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How to spot a phish

Information+from+PhishMe+Photo+credit%3A+Connor+Gehrke
Information from PhishMe Photo credit: Connor Gehrke

Information from PhishMe Photo credit: Connor Gehrke

Information from PhishMe Photo credit: Connor Gehrke

Hannah Yeager

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Every student at Chico State has to check Wildcat mail daily, or at least weekly for those who sometimes forget they have one, in order to get notifications for class, student announcements and announcements from teachers and scholarships.

Chico State uses Google for the campus email accounts and uses the admired Google algorithm in order to filter out spam and scams that most college students get on a daily basis.

However, despite the ability google’s algorithm has to filter student inboxes, more than 3,000 Wildcat mail accounts have had to be temporarily frozen and then restarted in the last six months due to successful malicious scam attacks, or phishing, according to the Chico State website.

Information Technology Support Services Manager Scott Kodai, said that there are two kinds of spam that plague student inboxes called ham and malicious spam.

An example of ham would be “stuff that you may have signed up for at some point, like going in and buying something from Etsy and they sometimes ask you to subscribe to emails… then you start getting a ton of spam from Etsy,” said Kodai.

Basically, Ham is something asked for or brought onto the student/victim because of something they have done or have already signed up for on the web that gives a real organization your contacts. So the email is coming from a legit company or business.

“In order to stop these emails the best thing to do is to unsubscribe,” said Kodai. “This will stop the emails from coming in.”

If they still come in, mark it as spam and the Google algorithm will start to recognize it as Spam. The interesting thing is that it won’t just start marking it as spam for you but for everyone else connected to Wildcat Mail. All Wildcat mail accounts are connected because they are a part of the @mail.csuchico.edu.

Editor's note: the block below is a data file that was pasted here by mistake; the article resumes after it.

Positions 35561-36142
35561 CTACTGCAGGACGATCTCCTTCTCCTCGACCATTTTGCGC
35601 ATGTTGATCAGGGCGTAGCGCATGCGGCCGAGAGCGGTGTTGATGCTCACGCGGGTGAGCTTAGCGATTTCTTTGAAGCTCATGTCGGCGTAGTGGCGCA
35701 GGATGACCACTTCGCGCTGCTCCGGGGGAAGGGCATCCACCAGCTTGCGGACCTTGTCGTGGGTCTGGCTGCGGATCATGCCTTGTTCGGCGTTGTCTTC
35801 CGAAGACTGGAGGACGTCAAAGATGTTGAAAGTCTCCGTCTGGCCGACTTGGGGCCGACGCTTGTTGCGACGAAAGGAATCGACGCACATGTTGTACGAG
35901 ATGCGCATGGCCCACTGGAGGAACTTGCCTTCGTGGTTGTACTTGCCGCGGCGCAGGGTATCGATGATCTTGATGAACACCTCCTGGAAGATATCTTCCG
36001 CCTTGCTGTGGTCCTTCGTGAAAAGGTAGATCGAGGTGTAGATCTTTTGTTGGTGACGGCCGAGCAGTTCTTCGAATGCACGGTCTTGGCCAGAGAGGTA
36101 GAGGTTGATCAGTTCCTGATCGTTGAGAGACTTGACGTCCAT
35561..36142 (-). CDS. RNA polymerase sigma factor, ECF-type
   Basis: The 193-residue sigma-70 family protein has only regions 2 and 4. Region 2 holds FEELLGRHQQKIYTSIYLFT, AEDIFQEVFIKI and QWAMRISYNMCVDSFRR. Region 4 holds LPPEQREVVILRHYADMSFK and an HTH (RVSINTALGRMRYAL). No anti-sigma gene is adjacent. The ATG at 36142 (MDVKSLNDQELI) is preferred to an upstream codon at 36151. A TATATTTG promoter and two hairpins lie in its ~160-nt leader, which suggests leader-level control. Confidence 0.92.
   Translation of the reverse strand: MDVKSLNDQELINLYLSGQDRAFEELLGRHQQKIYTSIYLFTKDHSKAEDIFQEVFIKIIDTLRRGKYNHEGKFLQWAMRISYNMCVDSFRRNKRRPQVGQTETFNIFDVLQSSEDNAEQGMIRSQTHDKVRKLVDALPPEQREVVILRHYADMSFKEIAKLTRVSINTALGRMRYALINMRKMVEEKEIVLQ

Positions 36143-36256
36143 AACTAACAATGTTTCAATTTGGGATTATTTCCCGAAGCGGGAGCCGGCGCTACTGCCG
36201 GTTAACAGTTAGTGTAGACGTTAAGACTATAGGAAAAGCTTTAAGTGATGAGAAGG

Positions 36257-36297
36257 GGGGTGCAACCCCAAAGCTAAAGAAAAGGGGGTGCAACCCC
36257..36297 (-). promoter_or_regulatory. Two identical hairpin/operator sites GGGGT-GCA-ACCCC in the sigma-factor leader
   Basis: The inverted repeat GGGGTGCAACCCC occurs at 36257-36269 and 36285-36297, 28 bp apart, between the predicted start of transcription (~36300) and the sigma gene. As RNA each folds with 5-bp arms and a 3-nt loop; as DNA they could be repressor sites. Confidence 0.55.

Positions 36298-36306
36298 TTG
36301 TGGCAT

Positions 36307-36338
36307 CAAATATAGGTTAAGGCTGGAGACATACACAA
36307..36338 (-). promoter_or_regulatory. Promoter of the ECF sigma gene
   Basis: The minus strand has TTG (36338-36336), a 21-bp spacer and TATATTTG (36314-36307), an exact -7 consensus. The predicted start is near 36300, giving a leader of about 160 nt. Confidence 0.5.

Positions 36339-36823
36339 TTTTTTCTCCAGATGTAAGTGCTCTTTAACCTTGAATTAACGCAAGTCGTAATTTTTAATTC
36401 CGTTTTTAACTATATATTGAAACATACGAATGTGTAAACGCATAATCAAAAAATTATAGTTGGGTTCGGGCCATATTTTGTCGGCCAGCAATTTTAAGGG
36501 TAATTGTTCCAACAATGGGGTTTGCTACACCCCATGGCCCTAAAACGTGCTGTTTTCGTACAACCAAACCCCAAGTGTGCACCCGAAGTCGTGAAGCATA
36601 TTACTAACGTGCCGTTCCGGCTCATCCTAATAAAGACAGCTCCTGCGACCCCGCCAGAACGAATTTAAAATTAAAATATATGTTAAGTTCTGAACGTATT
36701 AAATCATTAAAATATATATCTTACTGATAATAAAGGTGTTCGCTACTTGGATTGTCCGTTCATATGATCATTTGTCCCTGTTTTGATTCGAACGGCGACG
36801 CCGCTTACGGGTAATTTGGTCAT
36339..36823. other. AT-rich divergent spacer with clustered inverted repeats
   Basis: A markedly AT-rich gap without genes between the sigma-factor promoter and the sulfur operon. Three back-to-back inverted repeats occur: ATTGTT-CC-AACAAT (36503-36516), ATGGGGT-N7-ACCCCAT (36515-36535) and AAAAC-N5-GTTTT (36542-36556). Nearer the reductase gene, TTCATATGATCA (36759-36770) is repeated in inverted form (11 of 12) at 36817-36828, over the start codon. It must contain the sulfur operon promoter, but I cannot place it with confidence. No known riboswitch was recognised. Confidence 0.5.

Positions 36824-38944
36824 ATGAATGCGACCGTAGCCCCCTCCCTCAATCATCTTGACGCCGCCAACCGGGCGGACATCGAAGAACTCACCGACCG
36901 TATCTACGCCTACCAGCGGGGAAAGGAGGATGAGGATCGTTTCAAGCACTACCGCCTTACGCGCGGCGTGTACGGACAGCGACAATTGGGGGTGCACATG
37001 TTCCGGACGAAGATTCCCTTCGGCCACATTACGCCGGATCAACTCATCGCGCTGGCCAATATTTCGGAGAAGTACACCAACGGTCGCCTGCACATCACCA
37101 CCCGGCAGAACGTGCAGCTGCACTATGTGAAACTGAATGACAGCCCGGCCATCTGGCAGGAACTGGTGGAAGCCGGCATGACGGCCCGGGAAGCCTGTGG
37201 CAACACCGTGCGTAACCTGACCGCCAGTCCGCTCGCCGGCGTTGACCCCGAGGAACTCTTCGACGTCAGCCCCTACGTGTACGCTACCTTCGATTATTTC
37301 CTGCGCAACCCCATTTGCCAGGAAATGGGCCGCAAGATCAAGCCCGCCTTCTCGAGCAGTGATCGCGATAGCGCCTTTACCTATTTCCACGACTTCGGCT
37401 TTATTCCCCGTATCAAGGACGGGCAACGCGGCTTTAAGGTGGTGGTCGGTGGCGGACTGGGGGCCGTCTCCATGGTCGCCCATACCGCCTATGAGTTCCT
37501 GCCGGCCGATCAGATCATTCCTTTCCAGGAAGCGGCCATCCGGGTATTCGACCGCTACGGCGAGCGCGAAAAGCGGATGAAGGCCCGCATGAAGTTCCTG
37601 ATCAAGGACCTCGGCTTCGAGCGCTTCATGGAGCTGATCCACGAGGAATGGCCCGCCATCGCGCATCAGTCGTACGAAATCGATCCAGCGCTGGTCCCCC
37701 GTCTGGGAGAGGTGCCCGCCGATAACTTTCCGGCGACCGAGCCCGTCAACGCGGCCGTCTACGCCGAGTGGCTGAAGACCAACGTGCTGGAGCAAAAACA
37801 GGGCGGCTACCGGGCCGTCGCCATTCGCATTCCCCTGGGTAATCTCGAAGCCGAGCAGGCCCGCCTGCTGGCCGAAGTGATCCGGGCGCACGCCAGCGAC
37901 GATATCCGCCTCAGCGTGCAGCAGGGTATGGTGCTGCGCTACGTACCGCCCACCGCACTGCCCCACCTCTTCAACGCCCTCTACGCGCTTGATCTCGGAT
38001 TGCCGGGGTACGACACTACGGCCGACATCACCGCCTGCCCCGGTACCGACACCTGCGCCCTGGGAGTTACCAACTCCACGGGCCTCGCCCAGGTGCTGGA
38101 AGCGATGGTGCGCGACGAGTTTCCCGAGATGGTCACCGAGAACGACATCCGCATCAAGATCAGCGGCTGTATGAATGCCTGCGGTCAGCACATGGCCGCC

The second kind of inbox attack is malicious spam. Kodai said that this kind of spam is also referred to as phishing. This is where an email with a fake company name or something like that will try and get some kind of money from the student or will even hack and take over a student email account and start sending emails using that student’s email.

“Twenty or 30 times a day, we would find out about these Nigerian hacked accounts,” said Kodai, talking about an incident with hackers that was traced back to Nigeria. “This (the recovery process) is very inconvenient for the student because we have to shut down their accounts and they can’t access blackboard or portal, which means they can’t turn in assignments.”

Kodai said that the school will never ask for a student’s username or password and that if there is an email that is doing so, they should be reported. Malicious spam should always be reported and marked as spam so that way Chico State and the Google algorithm are both notified.

Also, make sure to view suspicious emails on a desktop or laptop computer as well. Looking at it on a phone can actually mask who is sending it to you, according to Kodai.

“Don’t go too fast, take your time,” said Kodai on identifying scam emails and links. “Especially if they are telling you to do something right away, take a second look. If they are asking you to hurry up and do something right now, that is probably spam.”

Hannah Yeager can be reached at [email protected] or @theorion_news.

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How to spot a phish